Conservative management of ischemic priapism described in the literature generally includes ice packs, cold showers, masturbation, and, rarely, exercise.Reference Olujohungbe and Burnett10 The former three were attempted by our patient before presenting to the ED. These recommendations lack sound evidence, but the risks of attempting them is minimal as long as it does not delay access to more invasive treatment; plus, they are often tried at home by patients before presenting to the ED. Once management is in the hands of the ED physician, pain control is of the utmost importance. The first invasive treatment generally attempted is aspiration of blood from the lateral corpus cavernosum, often with a local ring block.Reference Adeyoju, Olujohungbe and Morris11, Reference Montague, Jarow and Broderick12 If aspiration proves unsuccessful, cold normal saline can be injected into and then aspirated from the corpus cavernosum, in addition to or followed by an injection of alpha-adrenergic substances such as phenylephrine.Reference Ateyah, Rahman El-Nashar, Zohdy, Arafa and Saad El-Den13 Other oral sympathomimetic options have also been shown to be somewhat effective, for example, terbutaline.Reference Lowe and Jarow14 One recent randomized controlled trial of 68 patients with a pharmacologically induced prolonged erection lasting longer than 2.5 hours demonstrated that terbutaline was significantly more effective than a placebo (42% versus 15%, respectively; p < 0.05).Reference Priyadarshi15

Ischemic priapism refractory to all aforementioned treatments would, in most cases, necessitate an emergent urology consult and may necessitate a shunt at the bedside or in an operating room.Reference Van der Horst, Stuebinger and Seif5

As previously described, our patient reached full detumescence before any procedure or pharmacological treatment was offered. Physical activity, specifically stairclimbing, is haphazardly mentioned in the grey literature as a conservative treatment, in the same category as ice packs, for ischemic priapism.Reference Broderick, Kadioglu and Bivalacqua8, Reference Olujohungbe and Burnett10, Reference Habous, Elkhouly and Abdelwahab16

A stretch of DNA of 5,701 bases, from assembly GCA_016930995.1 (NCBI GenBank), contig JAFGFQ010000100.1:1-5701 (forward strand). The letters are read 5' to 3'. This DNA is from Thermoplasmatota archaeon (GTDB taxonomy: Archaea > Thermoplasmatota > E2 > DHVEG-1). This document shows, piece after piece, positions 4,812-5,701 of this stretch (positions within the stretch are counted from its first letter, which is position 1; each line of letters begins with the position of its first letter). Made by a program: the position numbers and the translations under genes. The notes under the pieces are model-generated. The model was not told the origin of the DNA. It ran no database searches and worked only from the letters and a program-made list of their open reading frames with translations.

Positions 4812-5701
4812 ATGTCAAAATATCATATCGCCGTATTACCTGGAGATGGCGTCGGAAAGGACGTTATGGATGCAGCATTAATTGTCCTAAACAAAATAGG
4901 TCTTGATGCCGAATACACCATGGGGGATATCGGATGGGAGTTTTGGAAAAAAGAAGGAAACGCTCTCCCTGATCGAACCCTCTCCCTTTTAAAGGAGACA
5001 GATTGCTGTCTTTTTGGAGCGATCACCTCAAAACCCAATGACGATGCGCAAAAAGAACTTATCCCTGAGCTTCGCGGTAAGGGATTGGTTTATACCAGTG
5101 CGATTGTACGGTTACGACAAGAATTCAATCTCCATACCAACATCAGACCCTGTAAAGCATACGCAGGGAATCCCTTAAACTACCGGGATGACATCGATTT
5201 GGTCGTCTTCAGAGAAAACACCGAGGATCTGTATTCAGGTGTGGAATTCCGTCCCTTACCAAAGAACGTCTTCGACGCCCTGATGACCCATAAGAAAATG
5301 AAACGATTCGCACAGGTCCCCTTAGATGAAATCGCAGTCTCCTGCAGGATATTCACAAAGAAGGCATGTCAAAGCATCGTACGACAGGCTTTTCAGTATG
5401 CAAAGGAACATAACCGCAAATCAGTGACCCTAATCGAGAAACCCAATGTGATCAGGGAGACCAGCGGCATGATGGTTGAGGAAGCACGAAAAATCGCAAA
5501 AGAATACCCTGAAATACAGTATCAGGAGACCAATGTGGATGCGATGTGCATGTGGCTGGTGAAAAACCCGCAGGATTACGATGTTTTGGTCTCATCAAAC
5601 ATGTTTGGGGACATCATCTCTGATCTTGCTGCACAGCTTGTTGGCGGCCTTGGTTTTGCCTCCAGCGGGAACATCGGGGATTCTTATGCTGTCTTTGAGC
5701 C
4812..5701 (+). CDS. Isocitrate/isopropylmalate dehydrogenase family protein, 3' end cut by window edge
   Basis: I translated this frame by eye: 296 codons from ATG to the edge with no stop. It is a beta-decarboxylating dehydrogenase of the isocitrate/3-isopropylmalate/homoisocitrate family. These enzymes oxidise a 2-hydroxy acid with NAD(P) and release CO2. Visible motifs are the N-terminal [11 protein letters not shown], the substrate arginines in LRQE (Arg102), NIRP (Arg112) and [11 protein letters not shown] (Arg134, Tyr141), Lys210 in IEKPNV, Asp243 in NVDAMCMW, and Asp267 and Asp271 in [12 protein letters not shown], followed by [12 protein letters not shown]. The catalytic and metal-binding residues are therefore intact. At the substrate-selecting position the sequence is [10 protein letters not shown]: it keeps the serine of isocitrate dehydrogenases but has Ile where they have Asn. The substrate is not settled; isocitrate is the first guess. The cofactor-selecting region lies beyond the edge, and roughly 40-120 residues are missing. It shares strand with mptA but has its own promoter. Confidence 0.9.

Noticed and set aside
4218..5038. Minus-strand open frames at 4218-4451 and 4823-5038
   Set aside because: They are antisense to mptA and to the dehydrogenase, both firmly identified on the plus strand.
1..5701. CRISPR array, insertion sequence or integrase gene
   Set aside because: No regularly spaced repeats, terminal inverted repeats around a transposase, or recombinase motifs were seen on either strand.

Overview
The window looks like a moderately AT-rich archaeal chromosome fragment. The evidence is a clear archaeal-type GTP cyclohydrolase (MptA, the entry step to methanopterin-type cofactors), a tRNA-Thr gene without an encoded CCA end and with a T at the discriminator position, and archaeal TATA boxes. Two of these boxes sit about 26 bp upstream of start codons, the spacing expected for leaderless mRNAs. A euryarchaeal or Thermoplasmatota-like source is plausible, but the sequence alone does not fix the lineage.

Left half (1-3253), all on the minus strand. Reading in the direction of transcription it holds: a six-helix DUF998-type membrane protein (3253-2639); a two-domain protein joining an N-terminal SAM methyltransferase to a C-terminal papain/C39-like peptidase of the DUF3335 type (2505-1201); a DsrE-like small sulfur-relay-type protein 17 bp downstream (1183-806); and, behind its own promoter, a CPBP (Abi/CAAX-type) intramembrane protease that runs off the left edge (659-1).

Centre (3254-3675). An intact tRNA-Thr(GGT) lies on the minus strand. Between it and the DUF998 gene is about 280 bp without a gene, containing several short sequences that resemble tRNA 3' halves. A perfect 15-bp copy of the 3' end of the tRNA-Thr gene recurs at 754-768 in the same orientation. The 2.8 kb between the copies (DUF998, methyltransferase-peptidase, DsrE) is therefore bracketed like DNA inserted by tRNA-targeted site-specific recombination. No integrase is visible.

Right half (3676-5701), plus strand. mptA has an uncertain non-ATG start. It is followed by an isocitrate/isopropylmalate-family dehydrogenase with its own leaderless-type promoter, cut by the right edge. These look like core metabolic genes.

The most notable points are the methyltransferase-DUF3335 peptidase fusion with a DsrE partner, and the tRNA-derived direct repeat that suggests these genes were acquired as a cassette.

A recent small prospective study investigating erectile dysfunction evaluated both exercise and oral salbutamol in patients who developed a prolonged erection.Reference Habous, Elkhouly and Abdelwahab16 As part of the work-up for erectile dysfunction, all patients in this study were administered intracorporeal injections of vasoactive substances, followed by a penile Doppler ultrasound. Of these 369 patients with erectile dysfunction, 53 (14.4%) of the patients developed priapism in this controlled setting.Reference Habous, Elkhouly and Abdelwahab16 In this subset of patients with pharmacologically induced ischemic priapism, stairclimbing was successful at reversing the erection in 21 patients (40%). Of those remaining, 18 (34%) were reversed using oral salbutamol, and those remaining who failed both more conservative treatments were reversed with an injection and aspiration of saline or phenylephrine.

Exercise as a first-line treatment, specifically stairclimbing, warrants further study in the undifferentiated ED priapism population. If effective, this non-invasive management strategy may avoid more invasive treatments and decrease the time to effective treatment. The underlying physiological explanation for exercise-induced detumescence has not been elucidated, but increased oxygen demand in skeletal muscle leading to blood flow diversion away from the penis to the lower limbs is a logical hypothesis. This strategy may be of particular interest to our colleagues in more rural settings where a urology consultation may be many kilometres or hours away. That being said, no matter the setting, if a urological consultation is warranted, non-invasive management options should delay consultation.

CONCLUSIONS

The risk of serious complications, notably erectile dysfunction, resulting from priapism is high. Thus, timely and effective management is of the utmost importance. The case we presented and discussed illustrates the potential benefits of first-line treatment with a trial of acute lower-limb exercise for medication-induced priapism. If effective, this simple management strategy avoids invasive procedures and results in minimal resource utilization.

Competing interests

None declared.

REFERENCES

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3.Pal, DK, Biswal, DK, Ghosh, B. Outcome and erectile function following treatment of priapism: an institutional experience. Urol Ann 2016;8(1):46-50.10.4103/0974-7796.165717
4.Podolej, GS, Babcock, C. Emergency department management of priapism. Emerg Med Pract 2017;19(1):1-16.
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9.Ralph, DJ, Garaffa, G, Muneer, A, et al. The immediate insertion of a penile prosthesis for acute ischaemic priapism. Eur Urol 2009;56(6):1033-1038.10.1016/j.eururo.2008.09.044